I didn't know Benji had down syndrome when he was born. And it was a very relaxed home birth, which was such a blessing because I did not have any negative comments or concerns from the medical community. I realize that there are risks when children have down syndrome at birth, etc. But we had prayed and prayed, and the Lord led us on the path for this home birth. He obviously knew the outcome before we did, and knew that Benji would not need any medical intervention at birth. Not knowing when he was born helped me treat him like all my other babies. I honestly did not recognize any signs of Benji having down syndrome that first early morning. He would not nurse right away, and I thought it was odd. But I just kept trying and trying, and sure enough, he was nursing like a champion by that day. You gave wonderful advice Patti. I would also tell mothers to see them as a baby first, not a diagnosis, not see them as down syndrome. They are a precious baby, a gift from God. I love how you tell mothers to enjoy them. I also wish they could understand how much this extra chromosome is going to bless them beyond words. Their cuteness is just too much to handle. They may not understand that right away if they are mourning the diagnosis, but they will soon understand what that means, so hold onto that!!! I would encourage them to research and get information, but also talk to other mommies with kids with ds that have things in common with them. Do not just rely on the information from the medical community and therapists, etc. They can be helpful, but find a group of moms that will encourage you, have been there, will lift you up, and cherish these children. Talk to people that have good things to say and focus on what is good. I am not saying to deny a medical condition or fact that may be true for their child, but to focus on what their children CAN do and believe in them for everything if this makes sense. I had some people tell me how difficult Benji would be, how challenging he would be at two when he was a baby, etc., etc. Those comments do not uplift or encourage. Don't dwell on those comments at all. And he is really one of my easier kids. He is smart and funny and able to DO so much.

Great post Patti!! And thank you for sharing ALL of Lily's cuteness!!!! xoxo

cara said...

Oh, I had to add one more thing! You look absolutely BEAUTIFUL!!! And I know I have said this before, but you look WAY too young to have married kids!!!! xoxo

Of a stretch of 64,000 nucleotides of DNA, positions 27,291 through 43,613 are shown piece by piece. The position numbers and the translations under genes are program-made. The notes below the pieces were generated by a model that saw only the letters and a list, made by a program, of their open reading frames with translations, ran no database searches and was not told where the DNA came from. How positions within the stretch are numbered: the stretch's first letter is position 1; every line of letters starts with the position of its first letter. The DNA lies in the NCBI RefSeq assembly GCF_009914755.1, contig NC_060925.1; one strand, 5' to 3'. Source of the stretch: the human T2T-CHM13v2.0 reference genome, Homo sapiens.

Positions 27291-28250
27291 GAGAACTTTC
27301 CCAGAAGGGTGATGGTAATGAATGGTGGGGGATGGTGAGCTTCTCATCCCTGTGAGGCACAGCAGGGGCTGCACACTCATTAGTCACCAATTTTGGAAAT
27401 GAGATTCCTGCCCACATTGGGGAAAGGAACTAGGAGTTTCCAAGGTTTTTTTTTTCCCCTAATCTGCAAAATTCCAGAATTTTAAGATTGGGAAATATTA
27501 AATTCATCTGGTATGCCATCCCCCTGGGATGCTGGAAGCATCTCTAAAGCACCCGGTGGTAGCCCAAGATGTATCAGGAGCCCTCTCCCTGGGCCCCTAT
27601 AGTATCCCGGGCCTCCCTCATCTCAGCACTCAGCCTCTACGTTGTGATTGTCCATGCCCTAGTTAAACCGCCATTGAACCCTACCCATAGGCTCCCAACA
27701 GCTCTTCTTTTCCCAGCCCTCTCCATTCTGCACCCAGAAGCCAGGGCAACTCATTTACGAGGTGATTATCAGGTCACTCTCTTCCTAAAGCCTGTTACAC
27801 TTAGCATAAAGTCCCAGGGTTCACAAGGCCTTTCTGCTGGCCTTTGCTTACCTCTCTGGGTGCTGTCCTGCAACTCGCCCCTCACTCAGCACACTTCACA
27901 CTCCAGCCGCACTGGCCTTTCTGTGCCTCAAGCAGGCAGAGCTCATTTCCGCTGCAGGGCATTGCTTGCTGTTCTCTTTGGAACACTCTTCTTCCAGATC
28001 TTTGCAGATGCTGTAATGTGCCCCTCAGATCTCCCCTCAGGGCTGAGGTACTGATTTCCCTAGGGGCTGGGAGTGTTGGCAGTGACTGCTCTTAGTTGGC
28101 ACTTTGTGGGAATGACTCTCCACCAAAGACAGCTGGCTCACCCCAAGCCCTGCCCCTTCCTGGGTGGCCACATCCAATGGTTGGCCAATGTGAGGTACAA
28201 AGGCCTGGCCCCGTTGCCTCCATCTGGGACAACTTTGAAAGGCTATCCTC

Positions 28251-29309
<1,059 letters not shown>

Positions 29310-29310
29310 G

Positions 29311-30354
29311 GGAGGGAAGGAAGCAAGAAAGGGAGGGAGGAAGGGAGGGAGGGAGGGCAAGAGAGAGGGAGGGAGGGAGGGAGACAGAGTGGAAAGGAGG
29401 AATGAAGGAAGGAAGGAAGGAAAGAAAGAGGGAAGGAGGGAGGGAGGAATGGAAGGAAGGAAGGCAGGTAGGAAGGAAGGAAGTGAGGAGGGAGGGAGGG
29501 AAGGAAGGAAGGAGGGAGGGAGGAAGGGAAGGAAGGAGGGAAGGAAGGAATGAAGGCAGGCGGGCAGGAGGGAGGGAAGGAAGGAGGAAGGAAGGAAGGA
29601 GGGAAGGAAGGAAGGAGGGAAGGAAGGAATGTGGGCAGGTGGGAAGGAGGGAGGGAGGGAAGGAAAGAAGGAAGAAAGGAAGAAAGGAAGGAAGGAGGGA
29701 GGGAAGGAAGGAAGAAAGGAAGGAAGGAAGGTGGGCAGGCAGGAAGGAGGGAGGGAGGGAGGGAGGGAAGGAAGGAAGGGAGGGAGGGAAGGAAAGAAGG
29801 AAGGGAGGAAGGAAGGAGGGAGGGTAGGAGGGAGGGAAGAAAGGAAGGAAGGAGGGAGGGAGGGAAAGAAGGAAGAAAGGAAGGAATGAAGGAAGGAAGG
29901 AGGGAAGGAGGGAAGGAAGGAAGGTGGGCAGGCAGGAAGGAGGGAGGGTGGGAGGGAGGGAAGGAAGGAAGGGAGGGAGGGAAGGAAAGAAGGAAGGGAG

Sandryte said...

I would tell myself, that "You will love him like no other! And if you think that his is less than something you dreamt of, then you are sooo wrong! You should have bigger dreams, girl". What I wanted to avoid after hearing the diagnosis was also the fact that we will go from one doctor to the other, from one rehabilitation to the next - I did not want to have anything in common with them. But you take ONE step at a time, which is not scary at all, and it is a big pleasure, a gift to take care of your child in every possible way.

And leave stereotypes aside. They have nothing to do with your child! Once one so strongly believed that white person is superior to the black. Who would be the subject of jokes now?

Sandryte said...

And when you want to compare and judge, be critical to yourself. You have ALL THE ABILITIES in the world. Do you know more than 2 languages? Can you navigate the plane? Have you built at least one bridge in your life? Are you a CEO of the company? If one of the answers were NO, I smell a little disability in here.. Or shall I say, LAZINESS? Because you have EVERYTING and you are ABLE of so little :)

Mrs. K said...

Love that Mother/Daughter picture. You are both so BEAUTIFUL. Am I prejudice? I don't think so. Am I proud of you both for what you have brought to the DS world and to you family? You bet I am. Give my Lils a huge hug and kiss from Grammi.

Lisa said...

Have high expectations - you never know what your child can do until you both try for it. Don't worry about being disappointment because even if your goal is walking by 18 months and she doesn't walk until 24 months - you will still be the proudest mom on the block the minute you see that smile of triumph.

Lisa and Dave said...

What would you say to someone who wants to adopt a child with down syndrome?

lovemy3 said...

I would tell myself that life will be "normal" again quicker than every imaginable. Our life has changed, yes, but who's life doesn't change when adding another child into the family? She fits in our family perfectly. There is more laughter and love in our life than ever before!

eliz said...

I was 47 when I had my last child. I thought for sure he'd have DS. Our Susie in our Group Home with DS had passed a month earlier. I thought God was sending me my own little baby with DS now! But he did not have DS. He was however the hardest child I ever nursed. (out of my 4) I was discourage left and right by Drs and nurses, but I did not quit. I did have to supplement with a bottle, but still I nursed him until I became ill and could no longer nurse due to medications I took- he was 11 months.
He does have Dyslexia~ LOL! Which has nothing to do with nursing, but he's my first child with Dyslexia. :o)I say nobody's perfect. And you hit the nail on the head~ you are having a baby first, not a diagnosis. Babies are gifts from God!!

Christi Harrison said...

Jimmy breastfed as soon as they gave him to me. I didn't know that it was discouraged for some. So sad. I actually thought it was harder for them to take a bottle. Funny how that happens. I don't know what I would say except that there is a good chance this child will be your favorite! Enjoy him or her!

shantijoy said...

I had the blessing of working at Camp Barnabas with kids with Down syndrome prior to having my daughter with Down syndrome.

So I was joyful upon her birth. Meeting a child with Down syndrome makes all the difference.

What I have always said to new parents is, 'Congratulations! Your life just got better, and you will never be the same.'

Race Bannon said...

I wouldn't have been so down, don't matter to me.

Liz said...

My daughter doesn't have DS, she has another rare genetic condition. Anyway my advice would be just to hang on and trust that there will come a day when diagnosis is irrelevant. It may take awhile but eventually you'll get there.

Maria said...

Stunning picture of you two. She's lucky to have you as her mama